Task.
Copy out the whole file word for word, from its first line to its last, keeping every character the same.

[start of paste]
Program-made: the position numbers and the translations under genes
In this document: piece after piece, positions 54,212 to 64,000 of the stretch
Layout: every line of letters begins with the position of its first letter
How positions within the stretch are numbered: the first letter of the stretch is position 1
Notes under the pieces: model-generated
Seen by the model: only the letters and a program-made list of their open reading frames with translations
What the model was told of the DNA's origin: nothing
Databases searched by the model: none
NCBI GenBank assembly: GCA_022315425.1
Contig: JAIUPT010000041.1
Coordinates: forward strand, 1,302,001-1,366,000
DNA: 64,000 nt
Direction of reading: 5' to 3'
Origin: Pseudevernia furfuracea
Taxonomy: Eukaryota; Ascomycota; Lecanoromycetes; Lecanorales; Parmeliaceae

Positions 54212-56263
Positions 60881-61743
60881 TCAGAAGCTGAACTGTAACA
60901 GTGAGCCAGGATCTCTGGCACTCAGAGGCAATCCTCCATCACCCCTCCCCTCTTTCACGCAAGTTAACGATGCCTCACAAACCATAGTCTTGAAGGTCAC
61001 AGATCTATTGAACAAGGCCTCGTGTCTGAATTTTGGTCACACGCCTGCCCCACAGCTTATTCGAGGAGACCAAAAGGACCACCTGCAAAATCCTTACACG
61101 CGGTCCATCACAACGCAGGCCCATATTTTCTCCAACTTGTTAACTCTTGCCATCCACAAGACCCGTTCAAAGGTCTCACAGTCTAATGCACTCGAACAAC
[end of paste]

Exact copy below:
Program-made: the position numbers and the translations under genes
In this document: piece after piece, positions 54,212 to 64,000 of the stretch
Layout: every line of letters begins with the position of its first letter
How positions within the stretch are numbered: the first letter of the stretch is position 1
Notes under the pieces: model-generated
Seen by the model: only the letters and a program-made list of their open reading frames with translations
What the model was told of the DNA's origin: nothing
Databases searched by the model: none
NCBI GenBank assembly: GCA_022315425.1
Contig: JAIUPT010000041.1
Coordinates: forward strand, 1,302,001-1,366,000
DNA: 64,000 nt
Direction of reading: 5' to 3'
Origin: Pseudevernia furfuracea
Taxonomy: Eukaryota; Ascomycota; Lecanoromycetes; Lecanorales; Parmeliaceae

Positions 54212-56263
Positions 60881-61743
60881 TCAGAAGCTGAACTGTAACA
60901 GTGAGCCAGGATCTCTGGCACTCAGAGGCAATCCTCCATCACCCCTCCCCTCTTTCACGCAAGTTAACGATGCCTCACAAACCATAGTCTTGAAGGTCAC
61001 AGATCTATTGAACAAGGCCTCGTGTCTGAATTTTGGTCACACGCCTGCCCCACAGCTTATTCGAGGAGACCAAAAGGACCACCTGCAAAATCCTTACACG
61101 CGGTCCATCACAACGCAGGCCCATATTTTCTCCAACTTGTTAACTCTTGCCATCCACAAGACCCGTTCAAAGGTCTCACAGTCTAATGCACTCGAACAAC